Commissioner Webster said she has been frustrated by the commission's failure to address any of the items on its agenda. "I find myself wondering why Commissioner Wozniak won't at least recuse himself from items related to the LBNL," she said. "Because as long as he's there we won't get to discuss these issues."

Bickering panel makes up March 3, 2001
John Geluardi, Berkeley Daily Planet

The formerly bickering Community Environmental Advisory Commission conducted its meeting Thursday with the harmonious rapture of newlyweds making up after their first fight.

CEAC was able to complete its monthly meeting without any scenes and take action on several items of business, including electing a new chair and vice chair. The success of the meeting was in stark contrast to the last two meetings, which collapsed when disgruntled commissioners abruptly left in protest over the acting chair's refusal to recuse himself from issues related to his employer, Lawrence Berkeley National Laboratory.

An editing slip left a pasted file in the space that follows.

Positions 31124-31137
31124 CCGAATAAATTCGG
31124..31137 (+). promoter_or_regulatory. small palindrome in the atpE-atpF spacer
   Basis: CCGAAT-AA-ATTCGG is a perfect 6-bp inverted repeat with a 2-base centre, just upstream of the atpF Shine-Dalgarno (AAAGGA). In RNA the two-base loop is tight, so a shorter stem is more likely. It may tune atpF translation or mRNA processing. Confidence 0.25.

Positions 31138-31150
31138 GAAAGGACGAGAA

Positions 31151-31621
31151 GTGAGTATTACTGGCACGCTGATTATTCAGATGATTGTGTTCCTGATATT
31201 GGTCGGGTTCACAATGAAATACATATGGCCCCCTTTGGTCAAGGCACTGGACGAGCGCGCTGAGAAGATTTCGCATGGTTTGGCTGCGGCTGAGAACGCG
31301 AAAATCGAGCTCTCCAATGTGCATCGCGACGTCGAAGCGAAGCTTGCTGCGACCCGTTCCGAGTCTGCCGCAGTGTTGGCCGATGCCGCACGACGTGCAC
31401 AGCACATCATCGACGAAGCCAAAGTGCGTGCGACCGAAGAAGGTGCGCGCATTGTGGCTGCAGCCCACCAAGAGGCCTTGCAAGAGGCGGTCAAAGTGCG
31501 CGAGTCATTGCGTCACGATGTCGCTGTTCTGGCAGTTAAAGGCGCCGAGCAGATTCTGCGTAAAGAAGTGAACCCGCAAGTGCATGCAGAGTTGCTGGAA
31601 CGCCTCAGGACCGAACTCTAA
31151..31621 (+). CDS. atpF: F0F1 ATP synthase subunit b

City Attorney Manuela Albuquerque wrote two opinions in January saying that Acting Chair Gordon Wozniak should resign because of his employment as a senior scientist at the laboratory. Wozniak has steadfastly disagreed with Albuquerque and has refused to step down from the commission or recuse himself from lab-related issues.

'I feel strongly I should not be made a second class citizen because of my occupation.' he said at the beginning of Thursdays meeting. The opinions were issued shortly before a controversial draft report was issued by the Institute for Energy and Environmental Research that claims the National Tritium Labeling